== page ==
• Poorly written social media policies can lead to NLRA violations
  • May 12, 2015 | Author: Joseph L. Gordon
  • Law Firm: Burns White LLC - West Conshohocken Office
  • For better or worse, social media gives every person a powerful way to express his or her thoughts.  Employers have been finding out recently how these expressions can sometimes make things worse for their companies, when employees use social media forums, such as Facebook or Twitter, to criticize their co-workers, bosses or the company itself.  As a result, almost all employers now have policies that govern employees’ use of social media when it involves the company.  But these policies have their own hazards.  A poorly written policy can end up violating Federal labor law for wrongly restricting what employees can say about their working conditions.

    When considering their social media policies, companies must be aware that the National Labor Relations Act (NLRA), a federal law governing employer-employee relations, guarantees employees’ rights to discuss the terms and conditions of their employment.  “Terms and conditions” are broad areas.  They include topics like wages and benefits, workplace safety, supervisory treatment and interest in forming a union.

    There is no better illustration of the perils employers face in drafting effective social media policies than decisions by the National Labor Relations Board, the federal agency that enforces the NLRA.  Here are a few examples of actual company social media policies that were recently found to be unlawful for imposing restrictions on employees’ social media activity, when those restrictions could be interpreted as restricting employees’ right to discuss the terms and conditions of their employment.

    • “It is important that employees practice caution and discretion when posting content on social media that could affect the employer’s business operation or reputation.” (Violates employee’s right to criticize the current conditions of employment, which may harm the reputation of the employer, in an effort to try to collectively bargain for better conditions.)
    • “Do not make insulting, embarrassing, hurtful or abusive comments about other company employees online¿” (Violates an employee’s right to criticize a supervisor in an effort to try to improve employment conditions.)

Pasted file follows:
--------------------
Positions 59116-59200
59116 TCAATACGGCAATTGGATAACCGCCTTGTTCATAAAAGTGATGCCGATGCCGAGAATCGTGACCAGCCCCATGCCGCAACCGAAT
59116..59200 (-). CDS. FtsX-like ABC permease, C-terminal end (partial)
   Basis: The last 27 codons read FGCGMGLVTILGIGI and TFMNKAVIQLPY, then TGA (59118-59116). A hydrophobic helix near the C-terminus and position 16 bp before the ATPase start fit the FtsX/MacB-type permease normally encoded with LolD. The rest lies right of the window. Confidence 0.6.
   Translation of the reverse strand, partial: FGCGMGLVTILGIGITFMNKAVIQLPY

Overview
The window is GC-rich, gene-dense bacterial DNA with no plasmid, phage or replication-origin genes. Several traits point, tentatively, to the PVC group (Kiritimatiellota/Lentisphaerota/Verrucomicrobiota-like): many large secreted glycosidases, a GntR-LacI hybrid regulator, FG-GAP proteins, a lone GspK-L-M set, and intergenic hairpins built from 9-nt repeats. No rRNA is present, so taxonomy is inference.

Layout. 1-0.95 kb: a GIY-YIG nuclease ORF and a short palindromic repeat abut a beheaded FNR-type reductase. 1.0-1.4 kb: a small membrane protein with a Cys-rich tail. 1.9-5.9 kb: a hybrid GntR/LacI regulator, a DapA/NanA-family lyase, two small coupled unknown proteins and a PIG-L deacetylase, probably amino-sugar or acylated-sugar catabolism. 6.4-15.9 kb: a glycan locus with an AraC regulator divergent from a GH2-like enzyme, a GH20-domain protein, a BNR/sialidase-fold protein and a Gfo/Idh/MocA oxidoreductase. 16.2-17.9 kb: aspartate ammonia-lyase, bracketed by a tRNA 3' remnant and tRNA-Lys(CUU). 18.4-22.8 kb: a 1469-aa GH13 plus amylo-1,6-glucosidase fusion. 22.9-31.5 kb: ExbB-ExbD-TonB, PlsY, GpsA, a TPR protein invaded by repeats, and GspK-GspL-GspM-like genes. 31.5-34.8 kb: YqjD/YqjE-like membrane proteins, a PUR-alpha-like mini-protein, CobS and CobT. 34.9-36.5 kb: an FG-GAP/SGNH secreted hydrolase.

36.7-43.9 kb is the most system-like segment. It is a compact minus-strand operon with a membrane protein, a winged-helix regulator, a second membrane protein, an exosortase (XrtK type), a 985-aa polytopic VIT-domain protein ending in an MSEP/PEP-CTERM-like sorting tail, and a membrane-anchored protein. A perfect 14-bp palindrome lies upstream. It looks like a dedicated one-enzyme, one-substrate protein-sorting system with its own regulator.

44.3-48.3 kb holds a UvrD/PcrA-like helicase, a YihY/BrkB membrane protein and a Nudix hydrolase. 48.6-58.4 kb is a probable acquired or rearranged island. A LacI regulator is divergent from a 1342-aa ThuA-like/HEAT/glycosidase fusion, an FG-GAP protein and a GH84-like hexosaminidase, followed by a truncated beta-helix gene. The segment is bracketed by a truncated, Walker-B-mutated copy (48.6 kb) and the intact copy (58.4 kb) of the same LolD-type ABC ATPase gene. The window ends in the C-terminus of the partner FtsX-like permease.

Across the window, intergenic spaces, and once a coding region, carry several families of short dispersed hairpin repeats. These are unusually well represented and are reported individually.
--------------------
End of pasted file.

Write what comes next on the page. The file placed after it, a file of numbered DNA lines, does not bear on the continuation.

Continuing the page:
• “Show proper consideration for others’ privacy and for topics that may be considered objectionable or inflammatory, such as politics and religion.” (Violates an employee’s right to talk generally about organizing or the labor movement, topics which are inherently political.)

    You can download the most recent National Labor Relations Board advisory memo discussing why each of these employer rules is unlawful here: NLRB Gen. Couns. Mem. GC 15-04.

    Two other factors are important to remember in this context.  The first is that the NLRA’s rules governing employee expression apply whether employees are in a union or not.  As you can tell from the examples above, expressions by non-union employees about whether they want to form a union are protected.  The second is that employers are being monitored for compliance with the NLRA by both their employees and National Labor Relations Board regulators, both of whom have shown an increased willingness to file claims involving unlawful social media practices.

    Even though the NLRA limits how an employer can design its social media policy, certain types of restrictions should always be part of any such policy.  The policy should always include provisions about equal employment opportunities and prohibitions against using social media for harassment of co-workers.  The policy should protect a company’s intellectual property, and prohibit employees from making negative untrue comments about the company’s product or service.  Further, a policy can restrict an employee from publicly complaining about issues personal to him or her, as opposed to working conditions generally.

    Given current conditions, it would benefit companies to review their social media rules to make sure that they are not restricting employees’ rights under the NLRA.  For additional information on the NLRA, social media policies or related issues, contact me or any of my colleagues of the Employment Group at Burns White.